Accountancy BSc


Fact file - 2019 entry

BSc Hons Accountancy
UCAS code
4 years full-time
A level offer
Required subjects
GCSE maths, 5 (B) or above, and two further GCSEs, 4 (C) or above
IB score
Course location
Course places


As one of only three Flying Start courses in the UK, BSc Accountancy offers an innovative and challenging opportunity to fast-track your accountancy career.
Read full overview

It is run collaboratively by the Business School, the Institute of Chartered Accountants in England and Wales (ICAEW) and prestigious accounting firm PricewaterhouseCoopers (PwC). You will benefit from the Business School's teaching, insight and unique international experience, alongside leading professional practice during your time on placement with PwC.

You will qualify for exemptions from the Professional stage papers for ICAEW's Associate Chartered Accountant qualification, and can become a fully qualified chartered accountant a year after graduation, subject to successfully completing the Advanced stage papers as required by ICAEW.

Nottingham University Business School is recognised as an ICAEW Partner in Learning, working with ICAEW in the professional development of students.

Year one

Your first year on the BSc Accountancy programme serves as a broad foundation to the study of a range of business disciplines, including modules in financial accounting, assurance, principles of taxation, business law, microeconomics, macroeconomics, quantitative methods, organisation studies and business computing.

During your first year, you will also be liaising with PwC to identify which office you will work in over the next three years.

Year two

After taking a block period of study in early September on audit and assurance, you will spend September to December on a paid placement with PwC. The office you are based in will be your office for the rest of the time on the programme, which will help you make friends and build lasting relationships with others who work in the same office.

While on placement, you will be working on real client work, applying the knowledge you have learnt earlier in the course. You will return to your studies in January, where you will take modules on tax compliance, financial accounting and reporting, financial management and management strategy.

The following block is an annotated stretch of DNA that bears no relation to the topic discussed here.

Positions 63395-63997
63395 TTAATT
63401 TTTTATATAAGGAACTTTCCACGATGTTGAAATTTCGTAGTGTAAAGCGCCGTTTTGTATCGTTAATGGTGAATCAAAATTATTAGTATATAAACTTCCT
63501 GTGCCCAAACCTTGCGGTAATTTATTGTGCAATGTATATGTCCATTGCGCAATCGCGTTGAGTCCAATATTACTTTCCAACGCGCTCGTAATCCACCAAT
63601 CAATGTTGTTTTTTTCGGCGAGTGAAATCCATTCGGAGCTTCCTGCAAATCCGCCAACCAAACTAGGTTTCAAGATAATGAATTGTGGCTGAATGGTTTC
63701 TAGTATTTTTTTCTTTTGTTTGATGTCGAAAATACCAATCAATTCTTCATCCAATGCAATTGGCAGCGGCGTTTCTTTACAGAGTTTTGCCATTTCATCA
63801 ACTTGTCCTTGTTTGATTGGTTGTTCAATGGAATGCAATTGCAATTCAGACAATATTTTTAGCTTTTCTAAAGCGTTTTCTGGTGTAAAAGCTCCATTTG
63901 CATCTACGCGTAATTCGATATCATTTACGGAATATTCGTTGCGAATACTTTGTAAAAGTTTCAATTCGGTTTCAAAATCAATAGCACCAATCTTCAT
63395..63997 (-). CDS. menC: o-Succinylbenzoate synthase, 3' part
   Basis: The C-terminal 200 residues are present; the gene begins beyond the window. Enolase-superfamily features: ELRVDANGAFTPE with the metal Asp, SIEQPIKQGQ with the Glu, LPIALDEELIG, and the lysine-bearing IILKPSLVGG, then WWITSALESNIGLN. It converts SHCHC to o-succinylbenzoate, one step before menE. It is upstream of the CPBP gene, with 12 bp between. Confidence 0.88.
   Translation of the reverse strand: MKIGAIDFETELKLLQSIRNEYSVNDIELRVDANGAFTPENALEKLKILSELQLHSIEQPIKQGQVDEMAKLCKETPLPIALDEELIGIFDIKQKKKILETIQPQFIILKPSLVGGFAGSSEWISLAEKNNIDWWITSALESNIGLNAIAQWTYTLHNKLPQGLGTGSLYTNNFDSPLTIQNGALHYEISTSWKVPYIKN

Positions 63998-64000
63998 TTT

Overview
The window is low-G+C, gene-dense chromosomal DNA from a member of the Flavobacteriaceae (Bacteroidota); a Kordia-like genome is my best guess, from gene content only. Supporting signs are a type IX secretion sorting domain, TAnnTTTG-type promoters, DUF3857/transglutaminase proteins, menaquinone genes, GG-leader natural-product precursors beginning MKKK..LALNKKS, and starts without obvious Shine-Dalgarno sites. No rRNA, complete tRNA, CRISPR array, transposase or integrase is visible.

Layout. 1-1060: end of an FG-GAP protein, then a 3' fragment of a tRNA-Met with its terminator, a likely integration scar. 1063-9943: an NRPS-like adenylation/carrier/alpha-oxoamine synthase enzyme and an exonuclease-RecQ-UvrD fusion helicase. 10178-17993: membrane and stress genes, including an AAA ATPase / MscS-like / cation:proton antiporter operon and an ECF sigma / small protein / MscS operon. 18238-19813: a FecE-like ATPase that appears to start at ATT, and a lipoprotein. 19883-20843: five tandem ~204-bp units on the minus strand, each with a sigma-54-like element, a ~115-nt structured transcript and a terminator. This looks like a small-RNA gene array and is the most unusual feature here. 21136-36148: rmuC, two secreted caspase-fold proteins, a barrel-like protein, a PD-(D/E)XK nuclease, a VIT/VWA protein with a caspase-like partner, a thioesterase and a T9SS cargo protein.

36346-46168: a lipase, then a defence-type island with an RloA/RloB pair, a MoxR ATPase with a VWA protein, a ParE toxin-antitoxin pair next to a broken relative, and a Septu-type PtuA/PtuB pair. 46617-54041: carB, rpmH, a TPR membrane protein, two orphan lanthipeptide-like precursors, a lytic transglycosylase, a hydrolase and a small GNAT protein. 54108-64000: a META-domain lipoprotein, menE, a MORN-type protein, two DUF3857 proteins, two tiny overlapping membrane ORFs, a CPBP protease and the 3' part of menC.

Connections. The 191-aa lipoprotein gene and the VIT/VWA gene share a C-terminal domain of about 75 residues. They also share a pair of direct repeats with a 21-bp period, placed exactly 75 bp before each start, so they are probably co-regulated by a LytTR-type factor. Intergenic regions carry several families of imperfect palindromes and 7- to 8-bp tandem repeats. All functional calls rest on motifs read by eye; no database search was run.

Year three

You will start year three undertaking another block of study in early September on business planning for taxation. Following this, you will spend September to December on a further paid placement with PwC, where you are likely to be taking on more complex work.

You will return to your studies in January, where you will take modules on financial markets, financial accounting and reporting, business ethics, corporate finance and management accounting and decisions.

Year four

Starting your final year in September, you will study modules on contemporary issues in accounting. You will then be able to take a further four optional modules chosen from subjects such as management accounting and decisions, risk management decisions, human resource management, entrepreneurship, corporate restructuring and governance and financial markets.

You will also be able to undertake a dissertation as an optional module if you wish. Your studies with the University will conclude in January and you will then undertake your final paid placement with PwC from January to May.

Student profile

I'm looking forward to putting the knowledge I’ve gained in lectures and seminars into action on my PwC placement in London.

Kira Eilfield, BSc Accountancy

Key facts

  • This course includes paid work placements with PwC and secondment opportunities to overseas offices and other parts of PwC's business
  • You may be eligible for exemption from the Professional stage papers for the ICAEW's Associate Chartered Accountant qualification